Tony Etienne had a storied 25-year career at Collette Vacations. Starting as a business development manager, Tony became the face of the brand in the group market, present at trade shows, conferences and group leader fams.
Early this year Tony opened a new chapter in his life, creating a new division for Central Holidays focusing exclusively on pre-formed groups. In this new position he’s building product and a team to help facilitate smooth group tours. Read how he’s doing it in this edition of Take 5.
Tell us about your new role at Central Holidays
My role with Group Travel Experiences by Central Holidays is to create an entire division of the company, geared solely towards the affinity group leaders. This will entail product development, policies and procedures, and of course the most important part which is branding and awareness. The company is a long-established brand in the industry, and we already have fantastic tour programs in many destinations. But their focus has been on the agent market for 40 years.
This will be a great challenge, but I see so much opportunity for a company that really wants to place an authentic focus on the valued group travel leader.
What’s the biggest change you’ve seen in the industry?
There are numerous changes I have seen over the past 25 years. One that stands out has been instant access to information-researching destinations. I think the group leader of today is so much more informed and educated as to what they want to see, and how they want see it, and how they want their people to truly experience the world.
Group leaders have become travel professionals. For many, this is a big part of what they do, and they have a lot on the line when choosing who to work with.
Where are the greatest opportunities in group travel today?
I see the greatest opportunity for companies that want to work hand-in-hand with the group leader to create unique and extraordinary travel experiences that cater to a demanding traveler. Group leaders know their people….personalities, education, physical abilities, and most importantly, their expectations. I just haven’t really come across too many companies – and certainly none on a national scale, that can, or are willing to build a tour, create an experience, and deliver something very different in the marketplace.
I think many group leaders are faced with the challenge of competing with their own travel provider and that can be frustrating. When a customer finds the same tour online or gets a brochure in the mail with the same tour, that can totally undermine the trust a group leader has with their travelers. That’s what I look forward to the most, and find is the most exciting aspect of group travel – creating programs that are exclusively for the professional group leader of today.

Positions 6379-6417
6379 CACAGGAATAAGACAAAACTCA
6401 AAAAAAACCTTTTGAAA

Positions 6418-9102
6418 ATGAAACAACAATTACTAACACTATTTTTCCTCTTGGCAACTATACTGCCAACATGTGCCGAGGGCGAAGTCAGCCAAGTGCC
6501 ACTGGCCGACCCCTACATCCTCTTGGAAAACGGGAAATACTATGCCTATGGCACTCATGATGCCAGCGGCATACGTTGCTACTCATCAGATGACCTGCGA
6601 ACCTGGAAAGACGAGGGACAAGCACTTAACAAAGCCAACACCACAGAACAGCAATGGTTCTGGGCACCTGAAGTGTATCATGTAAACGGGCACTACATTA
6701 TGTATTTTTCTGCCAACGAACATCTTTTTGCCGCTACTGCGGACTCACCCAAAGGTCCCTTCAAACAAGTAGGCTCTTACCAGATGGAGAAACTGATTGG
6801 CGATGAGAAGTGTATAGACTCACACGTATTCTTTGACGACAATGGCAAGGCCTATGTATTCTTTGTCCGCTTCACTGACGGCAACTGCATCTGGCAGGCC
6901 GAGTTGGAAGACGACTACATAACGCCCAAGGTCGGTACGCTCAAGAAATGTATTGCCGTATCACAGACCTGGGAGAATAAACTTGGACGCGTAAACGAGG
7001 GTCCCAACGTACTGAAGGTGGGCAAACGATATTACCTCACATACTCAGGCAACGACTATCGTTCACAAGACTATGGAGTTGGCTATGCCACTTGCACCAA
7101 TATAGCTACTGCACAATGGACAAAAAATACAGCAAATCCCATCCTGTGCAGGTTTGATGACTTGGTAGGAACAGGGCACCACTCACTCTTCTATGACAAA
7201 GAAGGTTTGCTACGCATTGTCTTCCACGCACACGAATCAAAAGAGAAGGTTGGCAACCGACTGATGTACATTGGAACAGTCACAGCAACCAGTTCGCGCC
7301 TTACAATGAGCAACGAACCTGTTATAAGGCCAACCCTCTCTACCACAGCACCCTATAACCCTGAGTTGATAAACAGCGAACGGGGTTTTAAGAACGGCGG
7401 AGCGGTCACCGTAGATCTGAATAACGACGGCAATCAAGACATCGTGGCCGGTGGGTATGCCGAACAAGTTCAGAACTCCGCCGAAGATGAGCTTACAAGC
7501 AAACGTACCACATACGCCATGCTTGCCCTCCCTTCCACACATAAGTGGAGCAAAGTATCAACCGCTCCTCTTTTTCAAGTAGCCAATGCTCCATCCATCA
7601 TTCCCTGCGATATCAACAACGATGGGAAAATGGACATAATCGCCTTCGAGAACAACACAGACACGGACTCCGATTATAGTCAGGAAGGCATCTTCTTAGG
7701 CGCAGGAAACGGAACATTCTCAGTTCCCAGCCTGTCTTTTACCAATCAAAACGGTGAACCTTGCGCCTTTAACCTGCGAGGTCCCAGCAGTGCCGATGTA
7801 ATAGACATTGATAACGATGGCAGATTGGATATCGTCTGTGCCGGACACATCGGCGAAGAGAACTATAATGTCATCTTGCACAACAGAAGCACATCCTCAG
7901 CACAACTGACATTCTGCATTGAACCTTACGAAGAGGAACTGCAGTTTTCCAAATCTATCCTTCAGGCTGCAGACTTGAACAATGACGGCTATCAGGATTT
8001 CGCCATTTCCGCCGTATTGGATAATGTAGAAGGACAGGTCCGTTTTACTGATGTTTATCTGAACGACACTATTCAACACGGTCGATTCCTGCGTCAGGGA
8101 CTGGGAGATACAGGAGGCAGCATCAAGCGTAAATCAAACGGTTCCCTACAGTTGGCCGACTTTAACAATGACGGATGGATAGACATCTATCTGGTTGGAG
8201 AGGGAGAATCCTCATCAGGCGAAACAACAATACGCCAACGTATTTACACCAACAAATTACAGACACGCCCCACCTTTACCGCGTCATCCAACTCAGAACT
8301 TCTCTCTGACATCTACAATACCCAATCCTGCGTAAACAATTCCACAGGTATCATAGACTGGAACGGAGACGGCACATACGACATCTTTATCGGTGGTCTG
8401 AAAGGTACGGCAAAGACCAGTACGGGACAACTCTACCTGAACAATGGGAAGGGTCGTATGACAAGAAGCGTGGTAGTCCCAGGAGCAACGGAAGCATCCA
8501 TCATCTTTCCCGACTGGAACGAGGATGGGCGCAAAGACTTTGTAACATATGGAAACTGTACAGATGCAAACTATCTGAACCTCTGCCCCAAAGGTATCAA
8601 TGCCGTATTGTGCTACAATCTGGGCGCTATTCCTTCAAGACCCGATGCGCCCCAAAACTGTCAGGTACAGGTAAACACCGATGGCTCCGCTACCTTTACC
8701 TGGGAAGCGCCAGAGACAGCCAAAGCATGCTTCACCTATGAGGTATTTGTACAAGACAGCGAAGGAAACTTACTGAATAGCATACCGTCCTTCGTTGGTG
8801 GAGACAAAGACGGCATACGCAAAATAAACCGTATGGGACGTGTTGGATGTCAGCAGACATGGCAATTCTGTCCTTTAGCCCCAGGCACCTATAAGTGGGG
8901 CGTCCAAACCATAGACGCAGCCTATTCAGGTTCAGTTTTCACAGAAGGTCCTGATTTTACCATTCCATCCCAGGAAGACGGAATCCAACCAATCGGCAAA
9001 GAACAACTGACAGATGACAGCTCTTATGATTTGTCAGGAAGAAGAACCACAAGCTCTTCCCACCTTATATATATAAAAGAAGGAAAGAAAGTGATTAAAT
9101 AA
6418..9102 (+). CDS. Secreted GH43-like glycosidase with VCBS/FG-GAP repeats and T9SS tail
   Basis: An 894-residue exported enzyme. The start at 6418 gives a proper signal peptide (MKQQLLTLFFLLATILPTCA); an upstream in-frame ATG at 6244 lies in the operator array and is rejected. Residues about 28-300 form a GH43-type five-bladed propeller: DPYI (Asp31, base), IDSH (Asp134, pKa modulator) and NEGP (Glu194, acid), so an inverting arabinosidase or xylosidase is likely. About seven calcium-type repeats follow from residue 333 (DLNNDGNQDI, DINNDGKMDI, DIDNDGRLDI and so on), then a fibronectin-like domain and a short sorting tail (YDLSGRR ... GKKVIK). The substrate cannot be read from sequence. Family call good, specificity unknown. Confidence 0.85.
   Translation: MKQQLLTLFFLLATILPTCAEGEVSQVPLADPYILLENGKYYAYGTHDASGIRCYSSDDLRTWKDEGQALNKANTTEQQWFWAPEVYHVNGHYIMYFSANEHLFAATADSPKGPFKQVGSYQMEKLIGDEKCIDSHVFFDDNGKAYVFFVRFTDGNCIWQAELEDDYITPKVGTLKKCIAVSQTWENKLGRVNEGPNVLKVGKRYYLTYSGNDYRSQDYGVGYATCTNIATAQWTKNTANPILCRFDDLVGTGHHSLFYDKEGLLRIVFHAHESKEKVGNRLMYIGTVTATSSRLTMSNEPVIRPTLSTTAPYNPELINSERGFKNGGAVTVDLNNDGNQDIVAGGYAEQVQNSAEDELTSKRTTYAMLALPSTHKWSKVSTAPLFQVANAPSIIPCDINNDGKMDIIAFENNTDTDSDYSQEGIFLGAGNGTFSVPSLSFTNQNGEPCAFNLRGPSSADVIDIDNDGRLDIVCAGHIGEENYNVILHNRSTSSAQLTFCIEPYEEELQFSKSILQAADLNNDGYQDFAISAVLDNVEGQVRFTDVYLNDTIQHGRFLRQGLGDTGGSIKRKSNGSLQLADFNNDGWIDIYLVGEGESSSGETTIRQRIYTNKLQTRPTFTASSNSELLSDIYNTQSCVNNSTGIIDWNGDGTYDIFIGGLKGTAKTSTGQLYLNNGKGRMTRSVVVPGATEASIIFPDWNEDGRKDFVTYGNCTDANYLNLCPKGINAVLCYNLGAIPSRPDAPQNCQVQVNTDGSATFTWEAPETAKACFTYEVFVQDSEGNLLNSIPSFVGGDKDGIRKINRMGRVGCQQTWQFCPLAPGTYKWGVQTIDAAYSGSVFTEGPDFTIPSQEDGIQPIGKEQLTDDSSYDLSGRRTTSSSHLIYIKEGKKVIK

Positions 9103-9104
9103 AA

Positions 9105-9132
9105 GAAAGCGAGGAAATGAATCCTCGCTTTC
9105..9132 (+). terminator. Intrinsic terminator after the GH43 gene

How much is technology influencing the research and booking process?
As mentioned above, it’s a huge benefit for everyone. Access to information about potential destinations, as well as programs that a group has already put in place has been very beneficial. This is not just helpful for group leaders, but for the consumer in these groups. They too have seen this as an opportunity to educate themselves and be more empowered to make a buying decision.
As for technology in the booking process, this is always evolving for the better, and I hope it continues until the end of time, or until someone gets it right. This usually is the most stressful part of the process for all, and being able to keep it simple and straightforward is critical.
What are the hot destinations for 2016 and 2017?
Well, everyone has been totally amazed by the growth and success of Cuba. I don’t think it will stop here, as the rest of Central America has opportunity, especially for the adventurous travelers. Destinations like Columbia, Nicaragua, Panama, Peru, Ecuador and others. I am starting to see the market grow for these, especially groups. World events continue to weigh on the minds of travelers, and this will always be the case.
I see long time favorites making big leaps again. Hawaii, Alaska, the Rockies…..with the growth of the international market, these became less sexy. I think that has changed. These are incredible, and groups are coming back and saying we loved those before, and why not again. They might just want to see them in a different way, a unique mode of transportation, cultural inclusions, or just more leisurely this time.
I also see groups starting to grasp the fact that certain destinations will be changing in the future with climate change, and creating more urgency to add them to their travel plans now. Iceland, Antarctica, glacier parks, the Amazon rain forest, and on and on. It’s not the way we all intend to market, but it is the reality of the world and the travel industry.